Joseph Antle, one of the players, mentioned how isolated he felt when playing World of Warcraft. That was until he and his team unified by typing to each other, proving hearing isn’t necessary to make a strong team and win the game.
Online gaming has become a group activity, allowing people to connect with others all over the world. Voice chats such as Discord or Vent are becoming popular among online gamers, but being hearing loss can prevent some gamers from participating in the conversation, thus having these deaf members feeling left out of important tasks.
“I must say that it was boring, and I felt isolated due to nobody participating in chat since everybody else were using vent to communicate,” Antle told PCGamer.com. “When it came to strategies, one of the officers would whisper me something like ‘you’re on moon marker’ or ‘you’re on third to dispel the enrage on Chromaggus boss. Sometimes mechanics weren’t too difficult so I could just focus on survival and killing the boss, and sometimes there would be encounters where I was given a very easy task because they believed vent was necessary.”
Antle brings up an interesting topic, as I’ve noticed that online gaming communities are becoming more reliant on voice chat services, since its less of a hassle to talk instead of typing out words.
“…online gaming communities are becoming more reliant on voice chat services, since its less of a hassle to talk instead of typing out words.”
World of Warcraft is a community based game, as are most online games today, and it’s hard to connect with other players, make friends, and crack jokes if you’re excluded from the chat.
As we move forward into a new era of video games and new technology, such as VR, I wonder how much impact voice chat will have. Will it eventually replace typing completely? As game developers find new ways to connect with all players, hopefully more deaf/hard-of-hearing friendly options will become available.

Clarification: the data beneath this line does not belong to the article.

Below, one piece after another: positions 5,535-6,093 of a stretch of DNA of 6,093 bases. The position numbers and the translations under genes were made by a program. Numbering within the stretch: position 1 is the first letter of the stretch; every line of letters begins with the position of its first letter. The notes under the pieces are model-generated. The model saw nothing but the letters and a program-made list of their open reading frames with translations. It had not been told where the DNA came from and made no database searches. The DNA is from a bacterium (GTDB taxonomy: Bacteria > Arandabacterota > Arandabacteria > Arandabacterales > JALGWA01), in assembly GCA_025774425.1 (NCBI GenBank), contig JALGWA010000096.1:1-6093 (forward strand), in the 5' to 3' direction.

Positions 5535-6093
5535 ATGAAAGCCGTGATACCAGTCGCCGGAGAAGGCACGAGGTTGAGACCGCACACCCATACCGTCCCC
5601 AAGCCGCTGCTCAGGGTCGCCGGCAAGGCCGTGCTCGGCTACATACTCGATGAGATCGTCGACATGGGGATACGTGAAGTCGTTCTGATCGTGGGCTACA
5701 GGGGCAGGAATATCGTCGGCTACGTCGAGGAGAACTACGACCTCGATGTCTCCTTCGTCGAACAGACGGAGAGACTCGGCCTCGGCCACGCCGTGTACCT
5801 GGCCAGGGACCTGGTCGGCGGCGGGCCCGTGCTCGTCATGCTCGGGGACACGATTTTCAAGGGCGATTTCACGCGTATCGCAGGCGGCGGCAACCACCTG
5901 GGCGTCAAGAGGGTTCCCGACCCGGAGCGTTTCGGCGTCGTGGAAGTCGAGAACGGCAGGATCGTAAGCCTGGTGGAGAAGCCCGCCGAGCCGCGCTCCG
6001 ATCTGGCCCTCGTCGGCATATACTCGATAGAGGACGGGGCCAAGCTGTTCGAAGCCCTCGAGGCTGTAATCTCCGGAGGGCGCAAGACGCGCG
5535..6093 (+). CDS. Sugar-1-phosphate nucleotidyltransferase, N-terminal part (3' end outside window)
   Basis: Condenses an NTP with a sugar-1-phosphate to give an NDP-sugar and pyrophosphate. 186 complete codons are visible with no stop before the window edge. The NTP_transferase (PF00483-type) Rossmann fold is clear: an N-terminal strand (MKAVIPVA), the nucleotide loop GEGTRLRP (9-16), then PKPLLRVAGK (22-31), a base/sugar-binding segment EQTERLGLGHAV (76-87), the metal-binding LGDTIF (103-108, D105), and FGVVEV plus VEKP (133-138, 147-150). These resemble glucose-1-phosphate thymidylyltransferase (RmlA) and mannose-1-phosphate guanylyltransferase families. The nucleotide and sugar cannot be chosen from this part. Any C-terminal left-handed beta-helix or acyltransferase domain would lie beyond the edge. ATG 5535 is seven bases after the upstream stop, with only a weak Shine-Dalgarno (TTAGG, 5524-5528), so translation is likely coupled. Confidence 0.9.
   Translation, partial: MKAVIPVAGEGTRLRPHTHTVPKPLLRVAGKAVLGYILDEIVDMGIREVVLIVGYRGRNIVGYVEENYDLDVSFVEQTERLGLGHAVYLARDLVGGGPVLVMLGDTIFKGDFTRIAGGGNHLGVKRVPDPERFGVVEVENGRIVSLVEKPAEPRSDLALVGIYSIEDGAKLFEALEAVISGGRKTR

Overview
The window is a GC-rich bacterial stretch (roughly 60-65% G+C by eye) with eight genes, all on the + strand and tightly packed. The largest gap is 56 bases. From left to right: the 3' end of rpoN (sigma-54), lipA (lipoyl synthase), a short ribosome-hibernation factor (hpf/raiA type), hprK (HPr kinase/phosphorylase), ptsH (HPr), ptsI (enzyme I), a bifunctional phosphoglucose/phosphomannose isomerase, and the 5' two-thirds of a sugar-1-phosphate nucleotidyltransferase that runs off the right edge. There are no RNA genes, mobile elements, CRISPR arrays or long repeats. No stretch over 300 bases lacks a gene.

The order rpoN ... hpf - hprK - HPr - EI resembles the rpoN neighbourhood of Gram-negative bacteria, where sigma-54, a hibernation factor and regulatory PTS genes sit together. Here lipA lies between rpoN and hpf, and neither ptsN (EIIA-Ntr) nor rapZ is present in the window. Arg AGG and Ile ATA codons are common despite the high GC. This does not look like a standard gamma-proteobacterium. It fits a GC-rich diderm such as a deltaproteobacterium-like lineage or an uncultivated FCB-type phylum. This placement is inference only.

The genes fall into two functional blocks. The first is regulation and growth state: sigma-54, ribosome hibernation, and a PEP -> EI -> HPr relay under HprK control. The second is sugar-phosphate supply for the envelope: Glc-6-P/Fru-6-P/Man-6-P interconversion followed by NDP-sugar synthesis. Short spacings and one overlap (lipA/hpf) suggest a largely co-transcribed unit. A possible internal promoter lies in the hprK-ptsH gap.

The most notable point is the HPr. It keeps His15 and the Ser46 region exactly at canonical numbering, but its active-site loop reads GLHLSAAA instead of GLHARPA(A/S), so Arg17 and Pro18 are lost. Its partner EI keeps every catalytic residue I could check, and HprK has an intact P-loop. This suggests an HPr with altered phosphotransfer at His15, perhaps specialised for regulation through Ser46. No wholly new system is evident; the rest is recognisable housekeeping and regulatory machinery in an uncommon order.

Antle suggests adding more visual prompts to the game, something I think many games could benefit from. Sometimes a sound from an enemy is a prompt for the player to do something- if we can’t hear it, it may be impossible to complete a challenge.
“Antle suggests adding more visual prompts to the game, something I think many games could benefit from.”
(There’s a bit of a debate over visual prompts in games. Some people think it’s “cheating,” or making the game too easy- audio prompts add difficulty. I say if it helps me play, its good in my book.)
Lots of people think taking on such a team-oriented challenge would be near impossible without some kind of verbal communication. Not so with Antle and his World of Warcraft friends, who are deaf as well.
Today, Antle is guild master, playing a Blood Elf protection paladin, according to PCGamer.com.
“If a tank forgot to taunt a boss to deal with debuffs, the other tank would quickly type in ‘taunt’ as a reminder,” says Antle. “Setting up assignments before raid encounters is what we always do, especially the order of healing cooldowns. Without those assignments, we would have gone nowhere. After first wipes, our players typically memorized their tasks and it becomes a matter of honoring our raiding awareness and knowledge of the fight.”
Even though this is a video game feat, it really emphasizes how well deaf and hard-of-hearing people can work together in a team setting. It’s nice to see companionship in the deaf community.
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